I’m on the Board for my condo in the St. Lawrence Market. I am one of three Directors. Although, the building is split up into 2 phases and so, in reality, there are other Directors involved. Sometimes developers phase their buildings (even if it’s physically one structure) in order to mitigate risk. That’s what was done here.
As a result of sitting on the Board, I get to see every single resident complaint. They all go to the management office, but then they get circulated to all of the Directors so that we can address them at our next monthly meeting. We try our hardest to address all complaints but some, quite honestly, can be really hard to resolve.
The most difficult to address are the ones that stem from people being inconsiderate. They’re related to noise, garbage being thrown off balconies and so on. These are tough because they have nothing to do with the building or the management. They have to do with the people. And it’s bound to happen in any environment where you have a lots of people living in close proximity to one another. In a low-rise neighborhood, it’s dogs pooping on your front lawn.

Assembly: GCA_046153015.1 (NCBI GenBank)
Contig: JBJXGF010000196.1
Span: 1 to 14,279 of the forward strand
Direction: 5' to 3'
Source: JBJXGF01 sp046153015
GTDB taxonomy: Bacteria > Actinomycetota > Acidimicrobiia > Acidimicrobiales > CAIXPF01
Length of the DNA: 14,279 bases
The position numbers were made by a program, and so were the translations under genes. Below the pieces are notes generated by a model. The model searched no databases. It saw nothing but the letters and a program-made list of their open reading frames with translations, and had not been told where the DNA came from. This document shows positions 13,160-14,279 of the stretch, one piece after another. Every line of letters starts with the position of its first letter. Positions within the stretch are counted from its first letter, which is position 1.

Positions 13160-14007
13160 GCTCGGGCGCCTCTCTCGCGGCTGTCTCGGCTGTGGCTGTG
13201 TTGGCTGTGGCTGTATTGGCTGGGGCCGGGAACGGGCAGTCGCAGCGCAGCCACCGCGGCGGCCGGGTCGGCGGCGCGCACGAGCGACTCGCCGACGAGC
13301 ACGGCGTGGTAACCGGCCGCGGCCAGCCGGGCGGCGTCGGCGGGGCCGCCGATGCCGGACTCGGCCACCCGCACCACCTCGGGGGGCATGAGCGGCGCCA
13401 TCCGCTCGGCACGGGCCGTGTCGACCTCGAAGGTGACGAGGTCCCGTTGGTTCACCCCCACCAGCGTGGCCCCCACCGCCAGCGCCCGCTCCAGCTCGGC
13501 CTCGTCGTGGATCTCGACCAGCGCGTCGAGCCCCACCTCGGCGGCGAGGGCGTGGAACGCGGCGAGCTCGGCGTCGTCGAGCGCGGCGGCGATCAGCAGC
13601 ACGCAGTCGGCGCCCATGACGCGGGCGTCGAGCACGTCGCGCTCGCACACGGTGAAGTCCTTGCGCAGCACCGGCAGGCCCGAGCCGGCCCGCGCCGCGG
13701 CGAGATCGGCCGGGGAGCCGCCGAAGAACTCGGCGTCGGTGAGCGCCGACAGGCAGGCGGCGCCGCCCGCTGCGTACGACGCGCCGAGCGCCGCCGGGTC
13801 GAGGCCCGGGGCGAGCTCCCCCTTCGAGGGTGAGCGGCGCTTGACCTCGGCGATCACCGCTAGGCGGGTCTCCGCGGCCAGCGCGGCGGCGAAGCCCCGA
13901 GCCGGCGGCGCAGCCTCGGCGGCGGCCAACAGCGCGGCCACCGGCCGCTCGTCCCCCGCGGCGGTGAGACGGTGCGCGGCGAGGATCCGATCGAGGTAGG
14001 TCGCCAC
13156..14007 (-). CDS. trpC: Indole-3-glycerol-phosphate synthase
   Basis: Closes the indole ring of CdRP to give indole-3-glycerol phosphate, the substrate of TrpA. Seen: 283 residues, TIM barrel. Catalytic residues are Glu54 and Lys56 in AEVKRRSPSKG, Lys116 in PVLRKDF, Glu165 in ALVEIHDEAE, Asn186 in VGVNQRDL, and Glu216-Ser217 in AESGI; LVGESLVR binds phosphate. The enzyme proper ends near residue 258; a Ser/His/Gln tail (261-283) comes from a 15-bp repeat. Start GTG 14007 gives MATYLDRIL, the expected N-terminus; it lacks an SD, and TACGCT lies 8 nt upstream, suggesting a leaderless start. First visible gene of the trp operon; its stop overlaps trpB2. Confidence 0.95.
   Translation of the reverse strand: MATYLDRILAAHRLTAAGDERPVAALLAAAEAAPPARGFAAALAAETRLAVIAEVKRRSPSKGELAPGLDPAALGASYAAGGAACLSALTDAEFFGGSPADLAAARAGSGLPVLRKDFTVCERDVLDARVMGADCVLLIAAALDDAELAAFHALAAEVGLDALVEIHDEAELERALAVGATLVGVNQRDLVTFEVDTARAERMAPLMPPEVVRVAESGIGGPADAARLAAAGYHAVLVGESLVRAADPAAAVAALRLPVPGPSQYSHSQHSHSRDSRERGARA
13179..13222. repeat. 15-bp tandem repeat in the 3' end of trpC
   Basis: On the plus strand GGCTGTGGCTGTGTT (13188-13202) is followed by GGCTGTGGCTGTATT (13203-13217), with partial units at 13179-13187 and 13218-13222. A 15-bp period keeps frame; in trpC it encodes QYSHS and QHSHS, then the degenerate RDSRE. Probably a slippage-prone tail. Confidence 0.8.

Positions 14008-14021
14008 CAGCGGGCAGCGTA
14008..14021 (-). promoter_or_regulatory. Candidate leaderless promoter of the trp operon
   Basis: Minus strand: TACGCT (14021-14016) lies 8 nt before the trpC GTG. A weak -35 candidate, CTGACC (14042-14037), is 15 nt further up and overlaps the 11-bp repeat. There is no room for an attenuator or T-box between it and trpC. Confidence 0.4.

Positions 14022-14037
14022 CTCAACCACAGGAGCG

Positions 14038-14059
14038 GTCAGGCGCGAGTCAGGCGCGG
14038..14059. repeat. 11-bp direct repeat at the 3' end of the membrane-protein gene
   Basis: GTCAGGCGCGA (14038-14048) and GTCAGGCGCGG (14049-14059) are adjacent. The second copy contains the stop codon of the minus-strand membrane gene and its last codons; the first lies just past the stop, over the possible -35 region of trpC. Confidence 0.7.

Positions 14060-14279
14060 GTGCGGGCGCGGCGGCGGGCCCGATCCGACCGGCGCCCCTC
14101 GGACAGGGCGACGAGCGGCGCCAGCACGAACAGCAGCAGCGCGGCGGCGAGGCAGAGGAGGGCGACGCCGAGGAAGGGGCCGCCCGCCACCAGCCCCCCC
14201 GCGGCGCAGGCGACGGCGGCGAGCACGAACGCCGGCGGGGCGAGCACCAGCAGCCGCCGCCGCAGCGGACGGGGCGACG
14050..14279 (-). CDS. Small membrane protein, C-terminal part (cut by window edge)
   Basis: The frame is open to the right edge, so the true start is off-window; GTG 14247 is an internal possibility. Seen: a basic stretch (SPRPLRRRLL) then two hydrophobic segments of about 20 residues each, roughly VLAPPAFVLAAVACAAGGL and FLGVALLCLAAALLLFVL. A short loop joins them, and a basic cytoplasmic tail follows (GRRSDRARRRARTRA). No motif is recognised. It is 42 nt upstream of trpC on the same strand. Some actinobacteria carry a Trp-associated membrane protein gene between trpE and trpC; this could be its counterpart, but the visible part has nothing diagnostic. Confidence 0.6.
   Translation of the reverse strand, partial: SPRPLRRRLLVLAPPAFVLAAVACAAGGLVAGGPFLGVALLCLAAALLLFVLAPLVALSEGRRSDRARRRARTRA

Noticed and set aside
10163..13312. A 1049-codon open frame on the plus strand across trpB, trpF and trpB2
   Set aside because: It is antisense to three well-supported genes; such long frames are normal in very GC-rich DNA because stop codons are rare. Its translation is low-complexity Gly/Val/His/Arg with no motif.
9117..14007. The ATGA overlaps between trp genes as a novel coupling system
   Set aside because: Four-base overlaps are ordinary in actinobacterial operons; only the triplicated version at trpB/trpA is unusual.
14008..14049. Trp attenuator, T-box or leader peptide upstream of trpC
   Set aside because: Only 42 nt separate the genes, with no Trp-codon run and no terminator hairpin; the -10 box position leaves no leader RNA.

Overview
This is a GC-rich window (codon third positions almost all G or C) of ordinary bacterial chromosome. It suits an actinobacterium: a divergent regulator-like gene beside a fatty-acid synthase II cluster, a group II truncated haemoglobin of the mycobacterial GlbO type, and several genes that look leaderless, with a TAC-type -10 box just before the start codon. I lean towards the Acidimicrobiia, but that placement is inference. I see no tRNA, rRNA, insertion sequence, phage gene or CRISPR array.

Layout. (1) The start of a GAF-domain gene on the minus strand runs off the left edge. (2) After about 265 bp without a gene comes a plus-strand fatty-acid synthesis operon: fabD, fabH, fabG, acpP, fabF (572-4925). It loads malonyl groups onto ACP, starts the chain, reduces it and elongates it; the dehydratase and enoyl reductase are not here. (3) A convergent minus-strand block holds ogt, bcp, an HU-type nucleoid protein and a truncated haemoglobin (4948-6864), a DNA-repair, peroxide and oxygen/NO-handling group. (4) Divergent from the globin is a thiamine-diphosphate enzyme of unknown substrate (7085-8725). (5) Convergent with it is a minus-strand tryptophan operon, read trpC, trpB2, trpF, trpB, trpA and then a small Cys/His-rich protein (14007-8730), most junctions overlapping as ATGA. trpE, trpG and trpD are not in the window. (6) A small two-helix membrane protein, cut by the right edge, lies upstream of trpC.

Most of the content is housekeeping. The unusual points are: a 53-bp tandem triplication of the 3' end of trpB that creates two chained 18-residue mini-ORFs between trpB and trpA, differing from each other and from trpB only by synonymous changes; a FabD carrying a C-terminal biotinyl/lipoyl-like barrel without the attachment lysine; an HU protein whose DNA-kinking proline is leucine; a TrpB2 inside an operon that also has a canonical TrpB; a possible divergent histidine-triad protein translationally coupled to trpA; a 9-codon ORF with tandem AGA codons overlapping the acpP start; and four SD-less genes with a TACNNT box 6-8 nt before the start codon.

We’re constantly trying to come up with different solutions that go beyond just sending out letters–including knocking on doors. But none of them are ideal. It’s often hard to pinpoint who’s doing what and letters are slow.
But here’s another idea.
I think, the answer could be in some sort of private social network for apartment and condo buildings. Think Nextdoor.com for multi-family dwellings. This would personalize the complaints (as opposed to just using management letters) and it could create some societal pressure to better behave. If you threw garbage off your balcony you would then run the risk of getting called out, on the network, in front of the entire building.
Nextdoor.com says it needs at least 50 households to make a neighborhood viable. That would be easily achievable in a lot of the condo buildings in Toronto. Neighborhoods probably scale better in general, but maybe it would also work for buildings. There’s certainly a need.